The curtain was about to ring down on his short life.
He hooked up with several associates of another old west legend by the name of “Soapy Smith.” We’ll be looking at Soapy later in this series, but at the time, Soapy seemed to be involved in making making money and running Creede.
We now enter into an area best described as speculation.
Bob Ford would be killed in Creede. That much is fact. What remains is the “Why?”
Some theorize that his murder was much darker than just a simple murder. Some believe he was a competitor to Soapy. Bob had opened the Ford’s Exchange, a place that is largely believed to have been a saloon/dancehall (though some mention the word brothel in conjunction with it, with Dottie playing the Madame). That was on May 29, 1892.
Some see this as cutting in on Soapy’s business, and since Soapy subscribed to the dope dealers business school of thought (eliminate the competition), it’s a good theory.
We’ll come back to this in just a second.
Six days after opening his exchange, the majority of the businesses in Creede were destroyed in a large fire that gutted the town, and destroyed Bob’s place of business as well.
Bob pitched a tent, and reopened his saloon. He vowed he would rebuild.
In that small tent, the final act of his life was about to play out.
Three days after the fire, a man by the name of Edward O’Kelley entered Bob’s tent saloon. There were several witnesses to the event, to include another Old West legend, Poker Alice. She was dealing cards when O’Kelly came in.
We’ll talk about Poker Alice later, she was interesting to say the least.
The story told by witnesses was that O’Kelley had a shotgun with him. This wasn’t unusual for the time period or the location. Even today, the locals often carry firearms because Creede is in bear country, and to this day, bears are often seen in town. It’s a sure bet they were worse back then.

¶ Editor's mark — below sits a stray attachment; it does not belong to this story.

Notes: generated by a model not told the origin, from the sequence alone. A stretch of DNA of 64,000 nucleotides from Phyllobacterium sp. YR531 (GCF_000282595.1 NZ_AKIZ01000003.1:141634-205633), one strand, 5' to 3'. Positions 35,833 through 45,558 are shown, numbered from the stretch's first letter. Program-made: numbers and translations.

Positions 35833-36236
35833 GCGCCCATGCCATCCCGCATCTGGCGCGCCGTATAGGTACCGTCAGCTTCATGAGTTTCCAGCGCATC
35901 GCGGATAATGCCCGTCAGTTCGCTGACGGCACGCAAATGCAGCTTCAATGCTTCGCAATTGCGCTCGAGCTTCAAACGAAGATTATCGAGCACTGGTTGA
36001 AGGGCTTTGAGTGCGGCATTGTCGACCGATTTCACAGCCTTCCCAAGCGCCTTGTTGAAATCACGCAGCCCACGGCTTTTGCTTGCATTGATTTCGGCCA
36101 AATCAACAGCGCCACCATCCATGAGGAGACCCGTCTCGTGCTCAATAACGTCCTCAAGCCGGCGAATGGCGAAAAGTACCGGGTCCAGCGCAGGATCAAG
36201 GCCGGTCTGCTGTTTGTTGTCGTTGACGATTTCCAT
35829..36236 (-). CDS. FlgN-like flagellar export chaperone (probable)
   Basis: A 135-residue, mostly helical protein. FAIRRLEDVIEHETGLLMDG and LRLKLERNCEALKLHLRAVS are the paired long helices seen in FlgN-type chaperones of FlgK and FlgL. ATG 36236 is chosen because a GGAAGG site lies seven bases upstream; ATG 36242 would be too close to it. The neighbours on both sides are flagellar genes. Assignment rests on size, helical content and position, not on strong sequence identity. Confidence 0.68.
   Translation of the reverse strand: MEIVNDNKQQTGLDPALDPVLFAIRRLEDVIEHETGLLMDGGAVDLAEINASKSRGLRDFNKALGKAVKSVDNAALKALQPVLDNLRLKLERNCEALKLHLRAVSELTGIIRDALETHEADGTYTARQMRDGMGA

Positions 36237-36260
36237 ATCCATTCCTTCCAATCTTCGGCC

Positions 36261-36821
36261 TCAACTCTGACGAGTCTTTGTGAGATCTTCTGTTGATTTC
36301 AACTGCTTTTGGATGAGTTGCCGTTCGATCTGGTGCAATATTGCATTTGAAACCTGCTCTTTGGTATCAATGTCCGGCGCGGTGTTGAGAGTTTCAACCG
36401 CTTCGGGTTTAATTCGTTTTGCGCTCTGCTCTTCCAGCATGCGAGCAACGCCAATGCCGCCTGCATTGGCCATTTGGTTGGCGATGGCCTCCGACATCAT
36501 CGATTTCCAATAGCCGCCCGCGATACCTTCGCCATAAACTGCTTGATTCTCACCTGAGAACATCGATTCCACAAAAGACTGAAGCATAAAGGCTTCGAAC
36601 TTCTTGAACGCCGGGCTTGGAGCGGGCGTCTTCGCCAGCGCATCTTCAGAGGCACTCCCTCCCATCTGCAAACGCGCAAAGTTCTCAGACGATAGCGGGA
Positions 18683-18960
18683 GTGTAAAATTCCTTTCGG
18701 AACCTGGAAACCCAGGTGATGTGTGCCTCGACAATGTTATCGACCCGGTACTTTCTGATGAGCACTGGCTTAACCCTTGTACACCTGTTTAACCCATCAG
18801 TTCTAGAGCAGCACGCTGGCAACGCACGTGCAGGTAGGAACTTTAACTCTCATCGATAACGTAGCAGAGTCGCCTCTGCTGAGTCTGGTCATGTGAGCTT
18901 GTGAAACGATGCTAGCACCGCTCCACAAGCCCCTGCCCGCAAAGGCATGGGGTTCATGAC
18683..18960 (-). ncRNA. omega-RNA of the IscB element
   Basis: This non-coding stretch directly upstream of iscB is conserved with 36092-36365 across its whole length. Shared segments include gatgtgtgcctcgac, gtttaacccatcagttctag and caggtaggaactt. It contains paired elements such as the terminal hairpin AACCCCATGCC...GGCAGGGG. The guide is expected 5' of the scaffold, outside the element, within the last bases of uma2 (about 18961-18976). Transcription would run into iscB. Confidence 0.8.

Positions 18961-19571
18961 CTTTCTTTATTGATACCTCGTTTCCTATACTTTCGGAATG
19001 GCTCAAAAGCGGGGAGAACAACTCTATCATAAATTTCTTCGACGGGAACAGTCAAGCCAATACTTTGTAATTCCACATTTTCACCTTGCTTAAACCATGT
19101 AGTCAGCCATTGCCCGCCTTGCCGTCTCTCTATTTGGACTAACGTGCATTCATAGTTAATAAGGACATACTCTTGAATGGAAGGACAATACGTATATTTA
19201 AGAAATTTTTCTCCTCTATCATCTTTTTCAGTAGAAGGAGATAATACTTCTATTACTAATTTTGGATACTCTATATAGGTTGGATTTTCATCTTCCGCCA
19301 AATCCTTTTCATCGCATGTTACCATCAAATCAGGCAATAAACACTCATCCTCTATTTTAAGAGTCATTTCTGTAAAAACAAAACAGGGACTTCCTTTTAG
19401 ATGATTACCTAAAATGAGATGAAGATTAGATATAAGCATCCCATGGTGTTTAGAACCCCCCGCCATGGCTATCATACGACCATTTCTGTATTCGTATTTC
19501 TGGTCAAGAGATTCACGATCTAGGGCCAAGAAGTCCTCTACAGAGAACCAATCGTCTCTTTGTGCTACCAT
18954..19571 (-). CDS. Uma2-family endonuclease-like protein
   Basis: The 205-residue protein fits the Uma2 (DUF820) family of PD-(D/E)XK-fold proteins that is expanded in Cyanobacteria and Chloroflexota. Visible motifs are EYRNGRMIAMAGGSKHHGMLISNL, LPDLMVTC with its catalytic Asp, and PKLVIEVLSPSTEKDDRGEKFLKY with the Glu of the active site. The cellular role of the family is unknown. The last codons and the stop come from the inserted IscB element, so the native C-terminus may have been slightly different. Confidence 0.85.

Ford had his back to the door when O’Kelly came in. O’Kelley greeted Ford, and as Ford turned, O’Kelley shot him, using both barrels of the shotgun.
Bob Ford was dead at the age of 30.
He was buried in Creede, but his body was exhumed and moved back to his home in Missouri. His tombstone identifies him was the man who killed Jessie James.
As mystery shows are so fond of asking, “What was the motive?”
Well, as I mentioned earlier, some think he was getting into the way of Soapy Smith, and Soapy contracted O’Kelly to kill him. But the silver was running out in Creede and all indication are that rather than fight for control of a soon to be ghost town, Soapy was already getting ready to leave for greener pastures.
Others speculate that O’Kelly was a James sympathizer and was going to avenge him.
Others site a more pedestrian motive, and that there was a woman involved.
So, pick your favorite theory and run with it, because O’Kelley never said why he killed Ford. He took that one to the grave.
But then, that’s another story we’ll tackle later in this series.